The district is primarily urban and located in the central east portion of city of Edmonton. It was created in the 1971 boundary redistribution from part of Strathcona East.
In addition to its namesake neighborhood of Gold Bar, the riding also contains the neighborhoods of Capilano, Fulton Place, Terrace Heights, Forest Heights, Ottewell, Kenilworth, Holyrood, Avonmore, King Edward Park, Cloverdale, Bonnie Doon, Idylwylde & Strathearn.
Legal description from the Statutes of Alberta 2003, Electoral Divisions Act.
Starting at the intersection of 97 Street with Norwood Boulevard; then 1. northeast along Norwood Boulevard and 112 Avenue to the Light Rail Transit (LRT) Line; 2. southwest along the LRT line to 84 Street; 3. south along 84 Street to Jasper Avenue; 4. northeast along Jasper Avenue to 82 Street; 5. south along the extension of 82 Street to the right bank of the North Saskatchewan River; 6. east along the right bank of the North Saskatchewan River to the east Edmonton city boundary; 7. south, east and south along the Edmonton city boundary to 92 Avenue; 8. west along 92 Avenue to 50 Street; 9. south along 50 Street to 90 Avenue; 10. northwest along 90 Avenue to Connors Road; 11. northwest along Connors Road to the Low Level Bridge and the right bank of the North Saskatchewan River; 12. northeast along the right bank of the North Saskatchewan River to the southerly extension of 97 Street; 13. north along the extension and 97 Street to the starting point.
The electoral district was created in the 1971 boundary redistribution. The election that year saw Strathcona East incumbent Progressive Conservative MLA William Yurko run here due to his old seat being abolished.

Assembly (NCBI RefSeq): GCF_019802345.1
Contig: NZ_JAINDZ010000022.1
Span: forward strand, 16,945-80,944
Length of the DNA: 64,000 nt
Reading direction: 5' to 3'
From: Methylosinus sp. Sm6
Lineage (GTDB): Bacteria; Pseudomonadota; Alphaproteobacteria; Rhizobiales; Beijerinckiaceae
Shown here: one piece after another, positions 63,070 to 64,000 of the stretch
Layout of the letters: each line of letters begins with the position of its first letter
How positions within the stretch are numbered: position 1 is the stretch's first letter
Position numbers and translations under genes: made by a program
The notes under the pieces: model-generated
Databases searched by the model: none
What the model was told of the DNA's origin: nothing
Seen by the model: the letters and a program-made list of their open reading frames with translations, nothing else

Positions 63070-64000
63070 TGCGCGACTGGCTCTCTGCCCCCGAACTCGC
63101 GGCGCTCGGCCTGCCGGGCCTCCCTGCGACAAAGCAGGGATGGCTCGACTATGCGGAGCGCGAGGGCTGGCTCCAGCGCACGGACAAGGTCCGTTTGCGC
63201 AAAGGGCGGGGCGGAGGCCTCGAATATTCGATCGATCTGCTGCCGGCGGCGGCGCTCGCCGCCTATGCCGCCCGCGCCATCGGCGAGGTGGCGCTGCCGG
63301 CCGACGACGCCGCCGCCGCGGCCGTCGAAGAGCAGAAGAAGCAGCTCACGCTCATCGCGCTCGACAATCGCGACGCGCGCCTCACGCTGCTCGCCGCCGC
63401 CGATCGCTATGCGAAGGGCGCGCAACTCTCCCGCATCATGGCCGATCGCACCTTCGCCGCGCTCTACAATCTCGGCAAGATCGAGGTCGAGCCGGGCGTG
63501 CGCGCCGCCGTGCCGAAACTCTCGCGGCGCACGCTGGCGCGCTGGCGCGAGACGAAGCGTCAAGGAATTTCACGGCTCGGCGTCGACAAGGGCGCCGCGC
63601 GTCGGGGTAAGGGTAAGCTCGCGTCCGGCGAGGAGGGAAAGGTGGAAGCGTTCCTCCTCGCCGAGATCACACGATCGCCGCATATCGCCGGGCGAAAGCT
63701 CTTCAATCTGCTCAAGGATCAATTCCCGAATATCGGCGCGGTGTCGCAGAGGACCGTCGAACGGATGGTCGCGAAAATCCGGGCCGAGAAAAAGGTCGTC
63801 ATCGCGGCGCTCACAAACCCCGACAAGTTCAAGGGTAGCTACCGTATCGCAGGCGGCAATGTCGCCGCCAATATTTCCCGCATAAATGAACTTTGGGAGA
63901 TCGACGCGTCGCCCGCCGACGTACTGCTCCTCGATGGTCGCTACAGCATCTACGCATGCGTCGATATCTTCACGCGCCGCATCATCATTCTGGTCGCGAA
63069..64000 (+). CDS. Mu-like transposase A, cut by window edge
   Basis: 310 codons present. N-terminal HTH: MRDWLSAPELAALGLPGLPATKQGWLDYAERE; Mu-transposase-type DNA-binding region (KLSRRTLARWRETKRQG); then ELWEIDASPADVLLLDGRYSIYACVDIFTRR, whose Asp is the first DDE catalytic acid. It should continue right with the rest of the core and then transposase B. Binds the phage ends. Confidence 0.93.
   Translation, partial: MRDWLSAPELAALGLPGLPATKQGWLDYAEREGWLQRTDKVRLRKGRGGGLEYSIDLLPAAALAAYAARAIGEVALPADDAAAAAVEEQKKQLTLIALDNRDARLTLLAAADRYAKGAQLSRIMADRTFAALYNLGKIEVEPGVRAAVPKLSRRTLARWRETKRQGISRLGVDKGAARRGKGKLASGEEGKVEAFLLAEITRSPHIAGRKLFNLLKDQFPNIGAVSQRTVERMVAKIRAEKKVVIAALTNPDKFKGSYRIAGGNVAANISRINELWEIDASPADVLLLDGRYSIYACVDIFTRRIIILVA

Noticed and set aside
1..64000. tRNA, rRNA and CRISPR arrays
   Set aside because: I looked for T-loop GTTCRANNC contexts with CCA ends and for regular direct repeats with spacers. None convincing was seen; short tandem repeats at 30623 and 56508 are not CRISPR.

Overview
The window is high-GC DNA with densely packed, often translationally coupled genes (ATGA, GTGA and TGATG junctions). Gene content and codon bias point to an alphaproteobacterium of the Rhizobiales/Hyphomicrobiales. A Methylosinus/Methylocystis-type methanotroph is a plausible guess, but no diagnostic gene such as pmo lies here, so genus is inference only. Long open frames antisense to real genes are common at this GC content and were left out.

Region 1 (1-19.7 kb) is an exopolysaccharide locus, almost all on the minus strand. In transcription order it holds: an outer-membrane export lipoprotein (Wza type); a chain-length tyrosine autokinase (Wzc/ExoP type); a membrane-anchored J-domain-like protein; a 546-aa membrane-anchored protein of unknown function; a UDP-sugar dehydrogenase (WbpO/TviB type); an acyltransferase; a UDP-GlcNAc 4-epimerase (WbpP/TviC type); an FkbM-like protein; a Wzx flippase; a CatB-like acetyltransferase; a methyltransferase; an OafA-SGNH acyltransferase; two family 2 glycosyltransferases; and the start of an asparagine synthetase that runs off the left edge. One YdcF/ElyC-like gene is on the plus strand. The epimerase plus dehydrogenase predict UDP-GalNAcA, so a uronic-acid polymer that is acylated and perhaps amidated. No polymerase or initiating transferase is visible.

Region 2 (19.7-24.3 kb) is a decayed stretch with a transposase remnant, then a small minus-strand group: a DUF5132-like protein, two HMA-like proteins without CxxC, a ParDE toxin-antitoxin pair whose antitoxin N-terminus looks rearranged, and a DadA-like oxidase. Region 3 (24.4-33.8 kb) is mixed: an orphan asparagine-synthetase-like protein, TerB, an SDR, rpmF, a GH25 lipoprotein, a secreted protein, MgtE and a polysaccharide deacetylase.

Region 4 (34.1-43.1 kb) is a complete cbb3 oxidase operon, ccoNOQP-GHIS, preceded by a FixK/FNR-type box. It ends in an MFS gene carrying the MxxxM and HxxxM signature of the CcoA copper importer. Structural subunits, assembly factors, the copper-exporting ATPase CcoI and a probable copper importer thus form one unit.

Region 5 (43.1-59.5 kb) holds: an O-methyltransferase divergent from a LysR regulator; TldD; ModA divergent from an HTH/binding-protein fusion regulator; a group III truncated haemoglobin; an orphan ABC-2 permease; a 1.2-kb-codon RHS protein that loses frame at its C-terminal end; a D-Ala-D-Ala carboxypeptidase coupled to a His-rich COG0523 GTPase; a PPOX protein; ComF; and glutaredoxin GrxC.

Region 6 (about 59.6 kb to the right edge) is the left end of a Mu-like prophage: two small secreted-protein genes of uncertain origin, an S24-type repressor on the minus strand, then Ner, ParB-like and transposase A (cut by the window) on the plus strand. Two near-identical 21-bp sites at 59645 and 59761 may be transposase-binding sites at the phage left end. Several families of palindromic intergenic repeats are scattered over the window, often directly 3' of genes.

Yurko faced two other candidates in the election held that year and won the new district with a comfortable majority to pick up the seat for his party. After the election Premier Peter Lougheed appointed Yurko as a cabinet minister. He ran for a second term in the 1975 general election. Yurko won a bigger percentage despite losing some of his popular vote as the opposition vote collapsed.
The election in 1979 saw Progressive Conservative candidate Al Hiebert easily win a four cornered race to hold the open seat for his party. Hiebert was re-elected with a larger majority in the 1982 general election.
The 1986 election in the district saw a major upset with Hiebert getting defeated by Liberal candidate Bettie Hewes who managed to increase the Liberal vote in the district by over 5800 votes. Hewes won a stronger majority when she was re-elected to her second term in the 1989 general election. She won a landslide running for her third term winning the highest popular vote of any candidate in the 1993 general election. After the election Hewes briefly served as a leader of the opposition and of the Liberal party. She did not run for re-election in 1997 and retired at dissolution of the assembly.
The current representative is Marlin Schmidt of the Alberta New Democratic Party, who was first elected in 2015
On November 19, 2004 a Student Vote was conducted at participating Alberta schools to parallel the 2004 Alberta general election results. The vote was designed to educate students and simulate the electoral process for persons who have not yet reached the legal majority. The vote was conducted in 80 of the 83 provincial electoral districts with students voting for actual election candidates. Schools with a large student body that reside in another electoral district had the option to vote for candidates outside of the electoral district then where they were physically located.